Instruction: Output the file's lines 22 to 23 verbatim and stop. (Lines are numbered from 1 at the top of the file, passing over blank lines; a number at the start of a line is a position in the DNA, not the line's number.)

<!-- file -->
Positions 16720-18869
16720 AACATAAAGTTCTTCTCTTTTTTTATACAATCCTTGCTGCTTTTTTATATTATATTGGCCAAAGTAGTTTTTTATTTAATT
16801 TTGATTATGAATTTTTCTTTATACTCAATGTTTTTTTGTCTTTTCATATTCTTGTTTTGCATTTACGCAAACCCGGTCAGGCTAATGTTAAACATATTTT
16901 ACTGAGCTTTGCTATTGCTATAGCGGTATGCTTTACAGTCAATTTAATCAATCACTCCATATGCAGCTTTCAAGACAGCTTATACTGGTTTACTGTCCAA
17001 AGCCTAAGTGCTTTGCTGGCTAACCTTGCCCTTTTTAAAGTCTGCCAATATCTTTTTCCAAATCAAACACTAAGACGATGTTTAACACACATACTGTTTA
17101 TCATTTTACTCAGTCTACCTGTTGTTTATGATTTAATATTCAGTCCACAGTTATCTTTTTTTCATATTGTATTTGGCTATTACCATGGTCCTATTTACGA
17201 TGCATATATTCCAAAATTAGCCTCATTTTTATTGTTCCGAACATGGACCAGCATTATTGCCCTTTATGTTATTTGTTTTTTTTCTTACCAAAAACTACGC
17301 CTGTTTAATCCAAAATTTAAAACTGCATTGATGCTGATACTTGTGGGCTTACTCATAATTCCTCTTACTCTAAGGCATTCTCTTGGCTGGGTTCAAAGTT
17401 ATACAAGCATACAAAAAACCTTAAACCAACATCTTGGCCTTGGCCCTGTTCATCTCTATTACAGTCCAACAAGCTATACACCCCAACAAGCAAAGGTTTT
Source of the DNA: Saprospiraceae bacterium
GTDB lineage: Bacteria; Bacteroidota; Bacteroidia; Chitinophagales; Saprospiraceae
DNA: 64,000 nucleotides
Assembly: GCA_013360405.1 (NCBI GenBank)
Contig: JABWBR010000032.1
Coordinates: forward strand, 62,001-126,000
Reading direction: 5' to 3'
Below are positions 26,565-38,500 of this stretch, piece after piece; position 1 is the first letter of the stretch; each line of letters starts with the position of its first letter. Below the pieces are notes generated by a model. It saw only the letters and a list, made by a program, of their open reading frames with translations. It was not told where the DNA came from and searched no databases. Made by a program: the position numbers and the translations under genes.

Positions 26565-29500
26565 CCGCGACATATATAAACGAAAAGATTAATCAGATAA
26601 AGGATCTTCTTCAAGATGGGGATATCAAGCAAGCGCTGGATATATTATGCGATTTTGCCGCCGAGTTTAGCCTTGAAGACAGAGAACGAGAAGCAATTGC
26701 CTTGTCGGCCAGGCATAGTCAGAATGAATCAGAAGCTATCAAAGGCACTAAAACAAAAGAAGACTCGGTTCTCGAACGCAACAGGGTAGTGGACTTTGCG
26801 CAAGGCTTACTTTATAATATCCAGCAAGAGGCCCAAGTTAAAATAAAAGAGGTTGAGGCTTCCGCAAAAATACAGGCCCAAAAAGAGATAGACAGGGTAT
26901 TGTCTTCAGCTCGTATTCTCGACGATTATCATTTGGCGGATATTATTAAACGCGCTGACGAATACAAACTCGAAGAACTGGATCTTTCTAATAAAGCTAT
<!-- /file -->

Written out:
26801 CAAGGCTTACTTTATAATATCCAGCAAGAGGCCCAAGTTAAAATAAAAGAGGTTGAGGCTTCCGCAAAAATACAGGCCCAAAAAGAGATAGACAGGGTAT
26901 TGTCTTCAGCTCGTATTCTCGACGATTATCATTTGGCGGATATTATTAAACGCGCTGACGAATACAAACTCGAAGAACTGGATCTTTCTAATAAAGCTAT